urban heat island effect

The lack of trees in around two-thirds of Australian suburbs is intensifying extreme heat effects, which could make these cities almost unliveable in the coming years according to new report.

The new RMIT and Greener Spaces Better Places Where Will All the Trees Be? report aims to understand to what extent urban density, population growth, rainfall and other factors influence local council efforts to increase their urban green space.

It found that in the last seven years alone the number of trees in 69 per cent of suburbs had dramatically dropped, and as a result, the report stated temperatures can be as much as 10C hotter.

More importantly, 71 of the 131 urban local government areas have a challenge factor rating of “high” or “very high” when it comes to taking action to reverse this trend.

According to lead author and associate professor Joe Hurley from RMIT’s Centre for Urban Research, because city greenery helped reduce the urban heat island effect, “it should be managed as critical infrastructure alongside communications, transport, water and energy.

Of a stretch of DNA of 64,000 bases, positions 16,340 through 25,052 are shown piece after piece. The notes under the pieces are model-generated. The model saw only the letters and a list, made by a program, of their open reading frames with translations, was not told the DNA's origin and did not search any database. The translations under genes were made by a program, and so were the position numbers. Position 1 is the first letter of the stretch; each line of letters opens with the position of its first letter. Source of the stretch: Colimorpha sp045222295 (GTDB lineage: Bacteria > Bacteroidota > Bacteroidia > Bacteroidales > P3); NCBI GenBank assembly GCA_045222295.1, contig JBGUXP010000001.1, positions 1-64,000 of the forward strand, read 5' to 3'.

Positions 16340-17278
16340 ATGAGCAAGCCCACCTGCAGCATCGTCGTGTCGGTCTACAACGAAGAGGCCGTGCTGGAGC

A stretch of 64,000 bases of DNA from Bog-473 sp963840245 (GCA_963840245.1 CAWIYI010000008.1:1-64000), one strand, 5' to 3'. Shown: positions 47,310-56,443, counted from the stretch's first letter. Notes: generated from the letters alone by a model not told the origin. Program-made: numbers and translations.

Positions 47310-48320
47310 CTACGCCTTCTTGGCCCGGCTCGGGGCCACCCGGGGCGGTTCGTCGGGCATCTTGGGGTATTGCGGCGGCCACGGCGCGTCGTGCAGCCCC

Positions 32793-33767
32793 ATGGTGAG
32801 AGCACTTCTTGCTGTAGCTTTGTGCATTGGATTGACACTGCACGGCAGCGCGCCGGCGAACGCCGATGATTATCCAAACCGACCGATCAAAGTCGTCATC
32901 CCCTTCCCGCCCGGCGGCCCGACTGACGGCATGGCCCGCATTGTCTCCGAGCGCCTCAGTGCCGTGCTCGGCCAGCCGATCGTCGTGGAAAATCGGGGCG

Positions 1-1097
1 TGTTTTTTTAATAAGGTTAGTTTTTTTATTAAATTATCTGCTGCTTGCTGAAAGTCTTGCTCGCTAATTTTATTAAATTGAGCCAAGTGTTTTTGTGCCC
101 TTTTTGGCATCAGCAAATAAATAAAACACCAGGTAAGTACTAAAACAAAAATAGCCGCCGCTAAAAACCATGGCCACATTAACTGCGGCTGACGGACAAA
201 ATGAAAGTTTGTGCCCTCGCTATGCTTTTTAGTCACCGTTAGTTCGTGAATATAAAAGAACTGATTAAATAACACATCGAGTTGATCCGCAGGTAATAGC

“But all too often trees are traded away for other demands like urban development,” he continued.

The report found that Cairns was the top performer in this space with 83 per cent green cover, although the report does acknowledge that it has large tracts of rainforest within its borders. Victoria’s Yarra Ranges, Sydney’s Hornsby and Sutherland shires, and Tasmania’s Kingsborough Council round up the leaders.

On the other end, the report identified Melbourne as most at risk, with the southwest city of Wyndham having the lowest levels of greenery at just 5.4 per cent, and joined by other Melbourne local government jurisdictions Melton, Maribyrnong, Hobsons Bay and Hume.

South Australia’s Port Adelaide Enfield also joined them at the bottom of the list, while for Sydney, the municipalities found to be most at risk include Bayside, Botany Bay, Cumberland, Camden and Fairfield.

In terms of overall growth, Launceston and the Sunshine Coast have been the biggest movers, having seen almost 10 per cent of greenery growth in the last four years, while the Northern Territory’s Palmerston, Sydney’s Ryde and Burwood and Perth’s Kalamunda saw the largest reductions.

Blacktown in Sydney, Perth’s Bayswater and Fremantle, Melbourne’s Brimbank Council and Ipswich in Brisbane have been placed in the “high risk” category when it came to losing more of its greenery.

Hurley said that although it’s encouraging to see the longer-term trends start to turn around now, more work needs to be done as the losses still haven’t been made up yet.

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